Dyer’s Madder, the main source of true red, is Rubia tinctorum, the most studied variety. This sprawling perennial has narrow pointed leaves and prickly stems. Plants need to grow three to five years to reach vigorous color potential, so plant with patience!
Madder is one of our most ancient dyes–the universal red. Cotton textiles from the Indus civilization date to around 3000 B.C. A madder-dyed belt was found in
Tutankhamun’s grave and archeologists have unearthed madder-dyed fabrics in ancient China.
Anar - Golden yellow
Haldi Sunheri Peela Chandan Mustard Ochre all these are symbolic of inherent warmth , positivity and rustic festivities which has been dextrously dyed by the Indian “rangrez” extracting earthy yellow hue from the natural fruit Anar (Pomegranate rind).
Pomegranate (Punica granatum) known as a symbol of love in antiquity, the pomegranate has been a popular fruit for thousands of years. Dyers use the rind to produce golden yellows, greens, greys, and blacks.
Kattha- Natural Brown
The rustic colors of earth, soil , dust and ashes are very soothing on the eye and compliment most colors in nature. Kattha dye creates the colour khak (or khaki), an Indian word for dust, earth, and ashes.
An extract of acacia trees used variously as a food additive, astringent, tannin, and dye. It is extracted from several species of Acacia, but especially Senegaliacatechu (Acacia catechu), is a brown dye used for tanning and dyeing a yellowish - brown. It gives gray-browns with an iron mordant and olive-browns with a copper mordant. Kattha was used to dye the khaki color of military uniforms because this color is difficult to see at a distance and provides a natural camouflage.
The true brilliance of natural dyed hues is best achieved in yarn-dyeing and then hand weaving them into beautiful fabrics. The natural dyed hues derived from Indigo, kattha , madder bark, pomegranate rind are herbal & have skin- friendly healing properties for the dyer and the wearer . Natural herbal dyeing procedure is chemical free, which has medicinal values and has no allergens or carcinogenic elements hence skin friendly and eco- friendly. The effluent water after the dyeing is also treated responsibly, to be repurposed and allowed to go back to the earth, with no harmful impact. The herbal hand washing of clothes is recommended to prevent water pollution. The herbal hand washing procedure is recommended and the after wash water can be used to water your plants too.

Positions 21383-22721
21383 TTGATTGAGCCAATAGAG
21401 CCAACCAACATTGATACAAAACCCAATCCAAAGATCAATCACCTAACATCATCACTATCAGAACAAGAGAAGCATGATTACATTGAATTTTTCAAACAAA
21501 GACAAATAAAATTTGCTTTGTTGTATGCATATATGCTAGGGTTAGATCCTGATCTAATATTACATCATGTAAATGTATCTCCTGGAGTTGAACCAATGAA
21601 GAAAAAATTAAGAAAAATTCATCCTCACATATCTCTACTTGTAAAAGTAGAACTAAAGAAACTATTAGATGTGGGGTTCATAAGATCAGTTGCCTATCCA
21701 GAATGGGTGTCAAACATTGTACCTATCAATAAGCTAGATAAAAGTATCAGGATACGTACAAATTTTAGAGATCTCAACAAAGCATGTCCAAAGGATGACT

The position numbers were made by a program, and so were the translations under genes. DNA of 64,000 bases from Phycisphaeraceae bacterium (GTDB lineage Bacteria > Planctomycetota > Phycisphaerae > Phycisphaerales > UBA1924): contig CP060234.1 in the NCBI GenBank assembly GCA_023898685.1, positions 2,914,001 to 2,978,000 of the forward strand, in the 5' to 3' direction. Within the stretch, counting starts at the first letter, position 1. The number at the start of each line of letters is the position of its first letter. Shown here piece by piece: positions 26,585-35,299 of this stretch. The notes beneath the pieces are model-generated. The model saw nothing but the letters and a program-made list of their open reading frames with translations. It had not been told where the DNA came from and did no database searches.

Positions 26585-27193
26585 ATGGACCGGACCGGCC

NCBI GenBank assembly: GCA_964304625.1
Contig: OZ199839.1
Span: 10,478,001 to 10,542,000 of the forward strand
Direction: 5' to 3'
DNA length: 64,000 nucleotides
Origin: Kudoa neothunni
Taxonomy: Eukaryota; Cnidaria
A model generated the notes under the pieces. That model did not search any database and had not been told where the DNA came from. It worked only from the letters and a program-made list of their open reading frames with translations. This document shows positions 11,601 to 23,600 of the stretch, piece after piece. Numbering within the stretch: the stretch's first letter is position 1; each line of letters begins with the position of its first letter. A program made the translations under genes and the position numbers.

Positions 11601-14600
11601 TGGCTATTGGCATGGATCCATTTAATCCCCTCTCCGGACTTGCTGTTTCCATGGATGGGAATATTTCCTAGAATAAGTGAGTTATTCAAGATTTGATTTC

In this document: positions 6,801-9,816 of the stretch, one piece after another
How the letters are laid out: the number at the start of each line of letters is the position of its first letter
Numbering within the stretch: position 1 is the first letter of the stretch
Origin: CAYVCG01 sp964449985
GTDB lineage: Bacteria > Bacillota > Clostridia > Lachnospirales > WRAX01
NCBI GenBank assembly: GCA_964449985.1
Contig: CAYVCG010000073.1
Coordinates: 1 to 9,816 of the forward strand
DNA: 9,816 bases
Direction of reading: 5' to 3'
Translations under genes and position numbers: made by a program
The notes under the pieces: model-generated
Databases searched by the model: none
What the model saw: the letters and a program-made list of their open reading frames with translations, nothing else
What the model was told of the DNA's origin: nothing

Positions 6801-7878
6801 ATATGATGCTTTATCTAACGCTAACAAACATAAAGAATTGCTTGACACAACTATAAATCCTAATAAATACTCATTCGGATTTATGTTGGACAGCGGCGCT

Organic Washing Care
Adopt organic washing using “Reetha” soapnut for chemical free laundry. You can hand-wash delicate clothes or gentle machine wash. Avoid dry cleaning, learn the art of home cleaning your well-loved collectibles, steer clear of harmful chemicals detrimental to your health and the environment like the bleaches, fabric softeners, harsh detergents which promise to release satins easily. Sundry the clothes avoid using a separate dryer, this saves electricity and disinfects with natural sunlight. This way we care for fashion and the environment too.
With the introduction of synthetic dyes and textile fibers in the 20th century, and subsequent mass production the world has gradually moved towards the bright and shiny color palette of industrially produced textiles and clothing. Often at the peril of the environment and hardworking people involved in these fast fashion industries in the 21 st century. The authentic color palette of Indian textile; is the ones dyed in natural dyes, one can see it included in certain museum pieces, family heirlooms, few vintage and contemporary wardrobes. A striking opposition is chemical dyed and synthetic textiles’ kitsch and loud color palettes as seen in massy, Indian version of fast-fashion, low quality cheap clothes popularised by widespread media. By using natural dyes, we make a conscious effort to help provide sustainable employment to rural population and contributing towards helping the environment and reducing the use of petrochemicals. The appreciation for the subtle earthy appeal of the natural dyeing, hand woven and handmade clothes is the way ahead for mindful production, communication, and consumption of slow fashion. The rustic warmth of the earthy natural dyed textiles adds zest and subtle aroma too.
The compendium of Indian handcrafted textiles and costume silhouettes is a rich resource to create chic contemporary fusion looks combining colors, textures,
pattern, and print. These natural colors are timeless, skin friendly and comfortable give us the opportunity enjoy and display good taste and embrace mindful slow lifestyle.
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Thanks & Regards,
Dr Vaibbhavi Pruthviraj Ranavaade